Electronics > Beginners

Useful Homemade lab gear

(1/4) > >>

Hey fellas, I'm starting my own electronics lab in a few weeks and I just need some ideas on the must have or extremely helpful gear that you can make yourself for your lab (such as power supplies, resistor boxes, etc.), and if you wouldn't mind please add a schematic diagram too if possible. Hopefully if this goes will it won't be useful to myself but to other people on the forum too.
-Thanks  :)

Here's a start - http://www.eevblog.com/2011/04/30/eevblog-168-how-to-set-up-an-electronics-lab/

Building your own gear for the workshop (be it electronic or mechanical) is (IMHO) one of the most rewarding things you can do.

The great thing about having enough tools and enough knowledge is that you can then extend that basic tool/knowledge-set almost without limit by building on what you have.

My engineering workshop has many cool tools that I've built myself, including a metal-spinning lathe, pipe-bender, spot-welder and a myriad of other 'special purpose" additions that I've built because I needed them and they made a great project that taught me new skills while also saving me money.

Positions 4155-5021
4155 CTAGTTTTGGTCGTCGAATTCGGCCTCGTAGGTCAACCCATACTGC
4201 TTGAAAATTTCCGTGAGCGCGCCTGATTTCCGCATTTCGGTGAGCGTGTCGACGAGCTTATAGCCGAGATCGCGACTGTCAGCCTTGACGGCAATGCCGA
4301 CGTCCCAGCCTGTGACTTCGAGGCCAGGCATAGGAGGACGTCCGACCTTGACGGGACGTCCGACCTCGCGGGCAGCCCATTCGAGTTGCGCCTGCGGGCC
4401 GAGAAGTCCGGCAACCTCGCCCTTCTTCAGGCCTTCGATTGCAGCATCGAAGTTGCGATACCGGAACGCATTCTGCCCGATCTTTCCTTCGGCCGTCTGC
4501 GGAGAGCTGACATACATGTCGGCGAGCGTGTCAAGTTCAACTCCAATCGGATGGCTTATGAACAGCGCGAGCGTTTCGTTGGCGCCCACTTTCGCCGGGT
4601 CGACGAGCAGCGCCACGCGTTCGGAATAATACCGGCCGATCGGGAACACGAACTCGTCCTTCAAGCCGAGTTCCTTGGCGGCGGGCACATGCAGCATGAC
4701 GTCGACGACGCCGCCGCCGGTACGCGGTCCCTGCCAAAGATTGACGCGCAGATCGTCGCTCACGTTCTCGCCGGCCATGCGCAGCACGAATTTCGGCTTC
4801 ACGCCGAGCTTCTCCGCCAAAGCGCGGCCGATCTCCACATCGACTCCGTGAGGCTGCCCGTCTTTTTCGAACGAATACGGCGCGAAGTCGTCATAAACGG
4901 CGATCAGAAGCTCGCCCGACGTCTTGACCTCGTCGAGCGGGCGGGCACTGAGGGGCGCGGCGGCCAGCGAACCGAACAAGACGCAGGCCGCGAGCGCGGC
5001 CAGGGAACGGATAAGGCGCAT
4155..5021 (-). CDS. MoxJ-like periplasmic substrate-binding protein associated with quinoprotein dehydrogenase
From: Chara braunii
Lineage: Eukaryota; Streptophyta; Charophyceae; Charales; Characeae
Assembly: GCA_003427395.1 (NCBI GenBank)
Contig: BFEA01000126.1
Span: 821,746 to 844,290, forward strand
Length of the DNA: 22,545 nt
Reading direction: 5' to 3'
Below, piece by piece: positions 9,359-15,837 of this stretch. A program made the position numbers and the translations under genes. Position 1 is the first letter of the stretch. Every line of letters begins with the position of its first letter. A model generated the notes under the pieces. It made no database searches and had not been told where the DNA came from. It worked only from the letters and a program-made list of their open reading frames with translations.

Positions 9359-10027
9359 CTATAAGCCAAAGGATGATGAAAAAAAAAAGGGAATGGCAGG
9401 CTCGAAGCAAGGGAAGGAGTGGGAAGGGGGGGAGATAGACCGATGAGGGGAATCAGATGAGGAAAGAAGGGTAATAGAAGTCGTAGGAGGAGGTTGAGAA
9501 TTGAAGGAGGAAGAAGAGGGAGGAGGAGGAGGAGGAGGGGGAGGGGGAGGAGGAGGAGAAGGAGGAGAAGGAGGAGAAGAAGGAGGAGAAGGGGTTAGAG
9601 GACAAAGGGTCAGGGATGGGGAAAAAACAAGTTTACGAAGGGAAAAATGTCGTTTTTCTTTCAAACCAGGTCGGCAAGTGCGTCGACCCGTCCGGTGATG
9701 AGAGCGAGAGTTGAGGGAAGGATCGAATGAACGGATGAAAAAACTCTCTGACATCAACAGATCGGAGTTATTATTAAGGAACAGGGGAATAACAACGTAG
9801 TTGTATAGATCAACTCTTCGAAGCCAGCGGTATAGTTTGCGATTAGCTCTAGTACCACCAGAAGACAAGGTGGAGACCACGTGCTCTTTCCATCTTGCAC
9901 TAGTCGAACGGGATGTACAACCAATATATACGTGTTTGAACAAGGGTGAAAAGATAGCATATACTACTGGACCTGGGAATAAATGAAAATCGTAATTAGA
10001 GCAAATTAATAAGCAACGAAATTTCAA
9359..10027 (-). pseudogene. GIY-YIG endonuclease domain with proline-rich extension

The same goes in the lab.

I remember when I was an impoverished small business owner working on RF gear (mainly CB radios) back in the 1970s and all I could afford was a 5MHz scope.  I simply built a beat-oscillator and mixer to effectively extend the useful bandwidth of that scope to the 27MHz I needed to get a picture of the modulation envelope of those CB radios.

I've also built countless bits of test-gear over the years and each one was a fun project.

Just make sure you get some good basic equipment to start with (scope, DMM, etc) from which you can start your building process and against which you can calibrate your new creations.

As for what you ought to be building -- that entirely depends on what you plan to do in your lab.  The needs of an RF engineer/experimenter tend to be different to those of a digital engineer/experimenter so different tools have different values to each.

There are great kits on the net and eBay. This will prove much more worthy than following somebodies else shematics and will probably work from first try.

Kits more worthy? Easier and more likely to succeed, sure, but also much less instructive. Starting with a schematic and having to choose parts requires some understanding of the circuit, as opposed to the paint by the numbers approach of most kits.


[0] Message Index

[#] Next page

There was an error while thanking
Go to full version
Powered by SMFPacks Advanced Attachments Uploader Mod